8. I know I’m an amateur but I have a great book about raised beds called “The Square Foot Gardener” by Mel Bartholomew, you are welcome to borrow it. I used his guidelines to set up our small bed, including his recipe for a great custom mix to put in. If you are worried about what’s underneath the bed, put down weed cloth or newspapers. Ours settles a bit each year, so we just add on top like others have posted above. Last year we had some truly amazing cucumbers that took over most of the bed. I’m sure the two of you will come to some kind of agreement about what to do, you always seem to!

  9. Kevin F. says:

    I can almost hear the soothing sound of my circular saw already !

  10. Have you considered hugelkulter beds? It’s just something I’ve read about, not something I’ve ever done but they might work for your situation.

    Essentially, they are beds that are constructed by digging out some of the soil, laying down logs in various degrees of decay, filling in the gaps with leaves, straw etc…, and covering the beds with the soil you dug out. They can be several feet high, or just one or two feet and are excellent at retaining water. In your situation, you would probably have to cover the beds with trucked in soil.

    You can find more info here: http://www.richsoil.com/hugelkultur/

    Sasha

  11. Raised beds. 4 x 8 makes the most of lumber and you can reach everywhere.

    I’m curious what you build them out of out there though. Obviously not pressure treated anything as a few have said and you probably know already. Here in the west, it’s redwood. What is the east coast wood of choice for outdoors?

  12. I am all for raised beds because besides all the good reasons you mentioned, nothing beats them for instant gratification. Well, relatively instant; we are talking about growing things after all. But I do mean that you don’t have to wait as long for your soil to become better- you just fill them with better soil. I’m also with Jen in that nothing beats not having to bend over all day. I love being able to sit on my little gardening stool and just lean over to reach something in the bed. And covering them is a whole easier than building a hoop house (but much more of a pain to get into).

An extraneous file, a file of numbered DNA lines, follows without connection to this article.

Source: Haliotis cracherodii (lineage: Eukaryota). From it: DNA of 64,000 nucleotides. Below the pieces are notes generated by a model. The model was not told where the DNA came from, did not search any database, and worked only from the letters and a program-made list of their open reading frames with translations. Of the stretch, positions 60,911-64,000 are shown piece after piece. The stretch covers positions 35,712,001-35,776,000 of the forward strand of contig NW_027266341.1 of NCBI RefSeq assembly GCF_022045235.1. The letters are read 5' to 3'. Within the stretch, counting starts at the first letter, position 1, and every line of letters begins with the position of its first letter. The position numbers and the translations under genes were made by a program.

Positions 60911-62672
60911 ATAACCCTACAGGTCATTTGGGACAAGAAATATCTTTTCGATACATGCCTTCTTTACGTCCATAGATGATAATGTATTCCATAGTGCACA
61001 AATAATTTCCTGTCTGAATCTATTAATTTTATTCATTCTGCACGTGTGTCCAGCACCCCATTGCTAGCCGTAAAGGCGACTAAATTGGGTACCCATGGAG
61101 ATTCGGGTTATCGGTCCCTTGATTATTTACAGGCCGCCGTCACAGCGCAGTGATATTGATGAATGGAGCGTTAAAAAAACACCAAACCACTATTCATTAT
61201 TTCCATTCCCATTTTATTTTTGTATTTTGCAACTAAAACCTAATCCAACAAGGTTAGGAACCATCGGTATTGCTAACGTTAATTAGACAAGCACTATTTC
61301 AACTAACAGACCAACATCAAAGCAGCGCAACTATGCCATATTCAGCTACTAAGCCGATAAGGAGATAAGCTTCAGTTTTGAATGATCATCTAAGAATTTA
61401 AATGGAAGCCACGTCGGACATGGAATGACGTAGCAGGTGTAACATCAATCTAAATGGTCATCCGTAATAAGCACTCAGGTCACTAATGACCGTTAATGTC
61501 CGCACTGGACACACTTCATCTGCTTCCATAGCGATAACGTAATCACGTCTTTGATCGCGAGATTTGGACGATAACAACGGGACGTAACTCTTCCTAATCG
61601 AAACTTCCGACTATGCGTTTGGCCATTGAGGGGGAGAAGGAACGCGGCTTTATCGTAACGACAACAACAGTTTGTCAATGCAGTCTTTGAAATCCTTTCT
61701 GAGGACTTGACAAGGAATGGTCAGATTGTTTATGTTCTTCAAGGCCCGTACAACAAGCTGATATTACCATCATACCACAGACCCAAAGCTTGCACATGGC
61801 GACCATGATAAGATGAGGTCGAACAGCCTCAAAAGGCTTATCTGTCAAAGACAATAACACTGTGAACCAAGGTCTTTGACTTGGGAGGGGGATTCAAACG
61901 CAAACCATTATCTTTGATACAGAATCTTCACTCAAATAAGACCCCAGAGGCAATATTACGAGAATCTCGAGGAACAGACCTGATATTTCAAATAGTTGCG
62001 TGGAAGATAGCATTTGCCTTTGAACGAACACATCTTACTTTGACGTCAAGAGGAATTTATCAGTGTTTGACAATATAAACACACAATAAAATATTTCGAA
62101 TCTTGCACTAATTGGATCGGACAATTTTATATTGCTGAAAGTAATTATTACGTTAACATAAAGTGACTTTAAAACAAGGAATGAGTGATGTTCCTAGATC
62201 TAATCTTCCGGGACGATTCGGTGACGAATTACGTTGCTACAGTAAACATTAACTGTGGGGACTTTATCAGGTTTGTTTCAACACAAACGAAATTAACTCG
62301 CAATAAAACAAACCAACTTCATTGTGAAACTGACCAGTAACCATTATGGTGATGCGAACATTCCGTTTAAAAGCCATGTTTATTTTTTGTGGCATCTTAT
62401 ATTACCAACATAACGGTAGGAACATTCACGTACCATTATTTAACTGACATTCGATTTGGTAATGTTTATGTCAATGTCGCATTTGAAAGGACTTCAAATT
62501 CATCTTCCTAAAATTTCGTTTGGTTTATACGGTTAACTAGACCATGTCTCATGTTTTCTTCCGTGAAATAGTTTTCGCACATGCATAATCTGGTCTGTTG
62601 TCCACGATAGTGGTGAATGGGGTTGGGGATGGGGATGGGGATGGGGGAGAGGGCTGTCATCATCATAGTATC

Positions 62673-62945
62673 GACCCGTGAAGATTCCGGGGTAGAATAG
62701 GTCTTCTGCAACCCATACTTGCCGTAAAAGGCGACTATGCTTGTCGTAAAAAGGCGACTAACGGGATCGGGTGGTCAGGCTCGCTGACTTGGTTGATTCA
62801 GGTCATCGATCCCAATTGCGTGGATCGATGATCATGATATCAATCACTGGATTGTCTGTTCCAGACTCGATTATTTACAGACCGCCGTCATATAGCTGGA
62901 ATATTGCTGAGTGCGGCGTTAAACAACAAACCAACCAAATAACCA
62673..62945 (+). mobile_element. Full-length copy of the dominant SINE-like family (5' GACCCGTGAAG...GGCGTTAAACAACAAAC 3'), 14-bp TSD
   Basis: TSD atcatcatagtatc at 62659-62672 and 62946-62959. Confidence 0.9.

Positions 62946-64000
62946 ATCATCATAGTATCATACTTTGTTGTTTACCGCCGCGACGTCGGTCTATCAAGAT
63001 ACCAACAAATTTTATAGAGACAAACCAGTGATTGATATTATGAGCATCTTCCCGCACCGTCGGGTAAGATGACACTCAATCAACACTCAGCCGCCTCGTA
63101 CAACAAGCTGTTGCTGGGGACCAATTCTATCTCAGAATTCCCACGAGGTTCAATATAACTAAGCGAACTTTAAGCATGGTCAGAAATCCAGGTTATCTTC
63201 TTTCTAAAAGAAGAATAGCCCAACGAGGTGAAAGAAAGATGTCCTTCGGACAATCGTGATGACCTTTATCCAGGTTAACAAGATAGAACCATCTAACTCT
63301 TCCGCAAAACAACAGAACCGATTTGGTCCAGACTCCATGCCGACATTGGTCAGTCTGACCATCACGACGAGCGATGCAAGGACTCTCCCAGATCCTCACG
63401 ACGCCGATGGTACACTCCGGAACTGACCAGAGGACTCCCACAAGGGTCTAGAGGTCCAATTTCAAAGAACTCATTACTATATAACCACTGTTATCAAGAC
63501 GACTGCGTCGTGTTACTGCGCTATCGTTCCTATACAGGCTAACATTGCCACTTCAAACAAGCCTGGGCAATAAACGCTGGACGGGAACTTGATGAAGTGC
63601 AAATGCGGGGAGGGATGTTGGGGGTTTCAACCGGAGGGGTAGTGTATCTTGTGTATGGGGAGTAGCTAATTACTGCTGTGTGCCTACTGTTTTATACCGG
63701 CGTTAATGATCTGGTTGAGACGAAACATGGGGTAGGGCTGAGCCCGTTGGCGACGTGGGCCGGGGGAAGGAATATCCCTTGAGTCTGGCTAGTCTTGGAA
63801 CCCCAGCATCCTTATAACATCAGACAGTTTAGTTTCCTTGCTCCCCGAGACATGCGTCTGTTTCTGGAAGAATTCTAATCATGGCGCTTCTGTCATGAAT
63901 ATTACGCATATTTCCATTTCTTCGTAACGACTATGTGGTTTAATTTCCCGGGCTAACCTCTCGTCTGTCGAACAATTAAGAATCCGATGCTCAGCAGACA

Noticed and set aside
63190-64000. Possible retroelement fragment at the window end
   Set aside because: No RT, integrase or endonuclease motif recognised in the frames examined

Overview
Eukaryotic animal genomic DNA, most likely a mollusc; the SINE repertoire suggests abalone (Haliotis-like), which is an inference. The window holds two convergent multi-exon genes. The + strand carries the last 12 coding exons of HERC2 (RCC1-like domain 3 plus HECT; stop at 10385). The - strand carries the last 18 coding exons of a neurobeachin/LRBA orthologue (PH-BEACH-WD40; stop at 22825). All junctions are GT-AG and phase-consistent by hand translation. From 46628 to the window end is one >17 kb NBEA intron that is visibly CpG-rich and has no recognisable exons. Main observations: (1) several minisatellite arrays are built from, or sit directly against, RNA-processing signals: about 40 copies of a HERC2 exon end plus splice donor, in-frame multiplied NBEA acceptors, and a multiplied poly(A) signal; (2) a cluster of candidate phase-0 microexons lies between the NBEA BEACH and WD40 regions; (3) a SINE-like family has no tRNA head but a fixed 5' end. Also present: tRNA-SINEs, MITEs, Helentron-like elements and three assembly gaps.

However, being the hard core empiricist that you are, and the type to look for a less complicated way of accomplishing something, I think you should definitely experiment with hugelkultur as mentioned by Sasha. I was just reading about it about a week and a half ago at the very same URL mentioned , and I will definitely try it when we finally get our place in the country. it’s particularly intriguing in view of the fact that some soil building tests run and published by The Mother Earth News determined that soil built from decaying wood makes the very best soil of all methods tested.

    As far as real soil goes, I have plenty of worms in my raised beds. Another vote for them is that fact that they are pretty easy to cover the bottom of with a hardware cloth that will keep burrowing varmints (gophers, moles, and voles) from digging into your beds.

    And as far as longevity goes, who’s to say they have to be built out of wood? You could build them with concrete block dry stacked but held in place with a few judiciously placed lengths of rebar (which means you could move them if you so desired), and then fill in the block and use the sides as planters as well.

    Whatever you decide to do, good luck with it.

  13. I say raised beds. Check out what Boxwoos Gardens does. http://www.ediblecommunities.com/capecod/spring-2010/boxwood-gardens.htm

  14. Well, I’m beginning to see a trend here. Raised beds it will have to be.

    Along the way, some very interesting suggestions. Trish, I had no idea you could grow things in straw bales, but I googled it and it seems very easy. Since “easy” is my middle name, it’s a very appealing system.

    Sasha and Paula, the hugelkultur is also interesting, and we’ve got decaying wood coming out our ears, but I want to plant this year.

    As for what to build them out of, I’m not at all afraid of using treated lumber. I read about a guy who tested building raised beds out of it, and found that root vegetables planted right along the sides had levels of chemicals that were just barely measurable, but not dangerous. Leaf crops along the edge, and every other plant in the bed, showed nothing.

    That said, we have a local sawmill that does rough-sawn pine. It won’t last forever, but I know people who have used it and gotten many years out of it. So that’s probably what we’ll do.

    Kevin’s warming up the circular saw …

  15. Hey Tamar, could you run a test program for us? You know..a rotten wood bed, traditional raised bed and a strawbale growing system? That would save the rest of us a lot of work figuring out what works best. Just in your spare time…we will expect details and documentation.